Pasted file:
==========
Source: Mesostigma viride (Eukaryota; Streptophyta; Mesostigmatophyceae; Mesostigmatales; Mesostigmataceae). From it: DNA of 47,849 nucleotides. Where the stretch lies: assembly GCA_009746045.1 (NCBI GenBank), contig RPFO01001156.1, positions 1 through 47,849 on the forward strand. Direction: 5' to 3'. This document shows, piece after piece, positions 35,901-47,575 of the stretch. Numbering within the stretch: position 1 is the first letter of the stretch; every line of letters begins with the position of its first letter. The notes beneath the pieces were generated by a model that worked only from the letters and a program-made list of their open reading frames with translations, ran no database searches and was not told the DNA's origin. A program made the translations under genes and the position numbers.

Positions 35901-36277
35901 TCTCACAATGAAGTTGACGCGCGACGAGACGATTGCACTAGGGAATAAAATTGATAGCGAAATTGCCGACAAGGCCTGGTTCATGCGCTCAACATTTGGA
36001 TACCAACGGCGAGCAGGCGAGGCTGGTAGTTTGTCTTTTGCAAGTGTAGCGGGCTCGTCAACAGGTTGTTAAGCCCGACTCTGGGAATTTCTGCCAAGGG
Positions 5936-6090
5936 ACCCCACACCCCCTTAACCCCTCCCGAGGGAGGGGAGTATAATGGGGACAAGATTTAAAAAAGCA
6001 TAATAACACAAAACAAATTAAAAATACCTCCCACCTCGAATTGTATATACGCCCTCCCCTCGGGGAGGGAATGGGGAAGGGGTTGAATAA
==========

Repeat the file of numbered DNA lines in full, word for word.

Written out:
Source: Mesostigma viride (Eukaryota; Streptophyta; Mesostigmatophyceae; Mesostigmatales; Mesostigmataceae). From it: DNA of 47,849 nucleotides. Where the stretch lies: assembly GCA_009746045.1 (NCBI GenBank), contig RPFO01001156.1, positions 1 through 47,849 on the forward strand. Direction: 5' to 3'. This document shows, piece after piece, positions 35,901-47,575 of the stretch. Numbering within the stretch: position 1 is the first letter of the stretch; every line of letters begins with the position of its first letter. The notes beneath the pieces were generated by a model that worked only from the letters and a program-made list of their open reading frames with translations, ran no database searches and was not told the DNA's origin. A program made the translations under genes and the position numbers.

Positions 35901-36277
35901 TCTCACAATGAAGTTGACGCGCGACGAGACGATTGCACTAGGGAATAAAATTGATAGCGAAATTGCCGACAAGGCCTGGTTCATGCGCTCAACATTTGGA
36001 TACCAACGGCGAGCAGGCGAGGCTGGTAGTTTGTCTTTTGCAAGTGTAGCGGGCTCGTCAACAGGTTGTTAAGCCCGACTCTGGGAATTTCTGCCAAGGG
Positions 5936-6090
5936 ACCCCACACCCCCTTAACCCCTCCCGAGGGAGGGGAGTATAATGGGGACAAGATTTAAAAAAGCA
6001 TAATAACACAAAACAAATTAAAAATACCTCCCACCTCGAATTGTATATACGCCCTCCCCTCGGGGAGGGAATGGGGAAGGGGTTGAATAA